Sara & Pete
5,000 square feet, including the basement apartment
Years Lived in:
Sara and Pete's DC rowhouse is decorated with a mix of antiques and repurposed theater props. The couple has long supported theater companies in DC — including Constellation Theatre
and Woolly Mammoth
— and have collected and incorporated their favorite stage props into their home.
Sara and Pete chose quirky and eclectic fixtures and furnishings. The result is a cozy and comfortable home.
Apartment Therapy Survey
hmmm ... unstudied couples-taste-compromising dinner-party-ready informal. Or, slightly boho-eclectic contemporary.
Bloomsbury; Sydney Australia; Wiener Werkstatte and the Art Nouveau styles of Prague and Budapest.
What Friends Say:
How long have you lived here? (implying, I think, that they want to know whether we bought before or after the neighborhood got pricey).
Front yard needs much more attention! It's pretty weedy and unworthy of our neighbors.
I try pretty hard not to buy new things that are made in a handful of foreign countries that are the "usual suspects" for the consumer-snob crowd — a strictly personal bias related to my feelings about labor practices in manufacturing. It means I'm always out there hunting down vintage or made-in-USA items, whenever possible, and that is time-consuming and can be frustrating — so many things in the West Elm catalogue are really cute!
We are not really DIY-ers, alas! I worked closely with a wonderful stained-glass artist to design the two pieces we have installed in the house, which she created and our awesome carpenter installed, and I am proud of those.
$6,000 Galle chandelier — which gets roughly the same number of compliments as the $220 Home Depot chandelier in the next room!
Hopefully your life will be long, and decorating is probably not the most important thing you'll do — don't sweat it.
The theater! Right now I love the large painting of a nearby commercial storefront that is in our living room; it was part of the set for a play done at Woolly Mammoth here in DC. We also have a side table from the production of Quills that was at Woolly (and that has appeared since on-stage at the theater, when they borrowed it from us). We used to have a prop sock-puppet in a place of pride, that played an important part in the world-premiere production of Craig Wright's Recent Tragic Events, but we gave it to Dori Legg, the actress who was the puppeteer. And, we have a photo in a place of pride above the mantelpiece in our kitchen, that is a picture of the audience at our friend Callie Kimball's night of plays, "It's Not You, It's Me" — we're in the photo, as are several friends and acquaintances in the theater world, and our theater friends are always delighted to see it and pick out who they know in the audience and ask more about the evening.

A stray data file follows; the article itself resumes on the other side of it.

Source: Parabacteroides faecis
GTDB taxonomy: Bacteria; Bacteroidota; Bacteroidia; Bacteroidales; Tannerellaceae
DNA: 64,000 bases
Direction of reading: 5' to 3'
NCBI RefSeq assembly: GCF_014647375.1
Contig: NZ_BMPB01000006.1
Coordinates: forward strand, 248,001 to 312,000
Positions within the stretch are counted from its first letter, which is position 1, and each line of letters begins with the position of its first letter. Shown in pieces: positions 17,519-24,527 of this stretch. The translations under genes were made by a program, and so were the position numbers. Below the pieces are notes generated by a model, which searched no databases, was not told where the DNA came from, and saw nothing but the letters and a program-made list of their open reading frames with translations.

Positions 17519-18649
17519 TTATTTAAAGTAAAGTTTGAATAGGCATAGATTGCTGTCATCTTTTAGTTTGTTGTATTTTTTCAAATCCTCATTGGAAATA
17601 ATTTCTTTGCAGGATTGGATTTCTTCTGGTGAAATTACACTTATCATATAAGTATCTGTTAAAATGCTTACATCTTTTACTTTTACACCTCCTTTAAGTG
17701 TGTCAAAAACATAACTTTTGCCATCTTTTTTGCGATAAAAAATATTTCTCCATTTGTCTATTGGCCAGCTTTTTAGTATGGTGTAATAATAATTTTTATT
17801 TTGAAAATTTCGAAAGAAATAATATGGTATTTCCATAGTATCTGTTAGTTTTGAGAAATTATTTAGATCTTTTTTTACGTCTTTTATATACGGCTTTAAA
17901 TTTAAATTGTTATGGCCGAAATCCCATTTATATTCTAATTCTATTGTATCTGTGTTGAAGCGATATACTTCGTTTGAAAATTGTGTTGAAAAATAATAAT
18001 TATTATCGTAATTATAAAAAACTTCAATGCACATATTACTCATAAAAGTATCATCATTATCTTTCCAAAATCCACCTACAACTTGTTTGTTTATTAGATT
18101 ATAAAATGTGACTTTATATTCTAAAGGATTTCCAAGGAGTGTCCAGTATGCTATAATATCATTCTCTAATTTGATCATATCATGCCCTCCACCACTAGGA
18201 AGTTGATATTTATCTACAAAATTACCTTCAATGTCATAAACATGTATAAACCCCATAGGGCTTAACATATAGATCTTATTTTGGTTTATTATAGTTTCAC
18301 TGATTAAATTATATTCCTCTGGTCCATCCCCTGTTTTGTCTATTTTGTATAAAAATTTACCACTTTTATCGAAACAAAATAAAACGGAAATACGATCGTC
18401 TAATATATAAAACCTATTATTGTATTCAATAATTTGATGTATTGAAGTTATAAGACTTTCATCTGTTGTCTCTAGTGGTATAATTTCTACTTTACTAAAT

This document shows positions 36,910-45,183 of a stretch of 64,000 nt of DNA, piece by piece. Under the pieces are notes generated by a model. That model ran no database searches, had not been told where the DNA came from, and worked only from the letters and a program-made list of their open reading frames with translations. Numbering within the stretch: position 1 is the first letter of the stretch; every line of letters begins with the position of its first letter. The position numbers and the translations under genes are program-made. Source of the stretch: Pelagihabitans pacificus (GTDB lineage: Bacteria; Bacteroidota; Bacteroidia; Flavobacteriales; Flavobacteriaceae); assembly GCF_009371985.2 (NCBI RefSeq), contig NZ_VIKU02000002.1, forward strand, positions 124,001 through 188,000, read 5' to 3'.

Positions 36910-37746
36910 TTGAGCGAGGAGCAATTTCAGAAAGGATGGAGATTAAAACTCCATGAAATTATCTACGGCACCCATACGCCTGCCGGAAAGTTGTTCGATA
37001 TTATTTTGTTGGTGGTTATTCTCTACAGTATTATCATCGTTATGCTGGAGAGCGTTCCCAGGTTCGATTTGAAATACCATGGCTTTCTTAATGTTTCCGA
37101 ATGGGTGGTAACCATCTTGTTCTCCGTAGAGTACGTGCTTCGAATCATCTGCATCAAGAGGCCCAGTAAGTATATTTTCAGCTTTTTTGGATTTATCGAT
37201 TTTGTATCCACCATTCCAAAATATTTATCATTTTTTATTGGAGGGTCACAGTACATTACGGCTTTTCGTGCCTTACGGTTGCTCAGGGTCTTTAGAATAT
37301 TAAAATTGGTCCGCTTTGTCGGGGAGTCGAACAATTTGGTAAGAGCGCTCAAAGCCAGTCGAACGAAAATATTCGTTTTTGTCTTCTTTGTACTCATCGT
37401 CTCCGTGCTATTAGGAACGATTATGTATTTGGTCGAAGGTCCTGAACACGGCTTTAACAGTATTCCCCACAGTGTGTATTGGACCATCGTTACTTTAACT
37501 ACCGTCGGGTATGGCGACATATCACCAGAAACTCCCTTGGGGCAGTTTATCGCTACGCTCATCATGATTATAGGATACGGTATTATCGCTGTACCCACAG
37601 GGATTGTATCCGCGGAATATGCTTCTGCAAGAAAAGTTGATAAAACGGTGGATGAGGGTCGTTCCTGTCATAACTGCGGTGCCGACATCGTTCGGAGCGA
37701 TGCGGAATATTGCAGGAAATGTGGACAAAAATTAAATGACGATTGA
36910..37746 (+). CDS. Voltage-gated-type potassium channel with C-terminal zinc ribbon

We last painted the interior about 10 years ago, so I don't remember, and it's different all over the house. But I'm a true believer in Benjamin Moore paints, they go on like a dream and my contractors always seem happy when I specify them.
Furniture and accessories:
I prefer vintage, probably considered shabby-chic — Miss Pixie's and Goodwood in DC's 14th & U neighborhood, and Paradiso in Baltimore's Hampden. For kitchen and office doodads I just love Home Rule on 14th Street.
either Pottery Barn new, or The Brass Knob in DC's Adams Morgan, old.
Ballard Design or Pottery Barn (or the Restoration Hardware discount sales near Baltimore), and then my sewing machine to fix them up just right — you can make a huge difference in a window treatment with a little customization and adding some weight at the hem and some structure to the header.
Portland, Oregon's Last Thursday in the Alberta Arts District; friends who paint; vintage stores.
(Thanks, Sara and Pete!)
(Images: Rachael Grad
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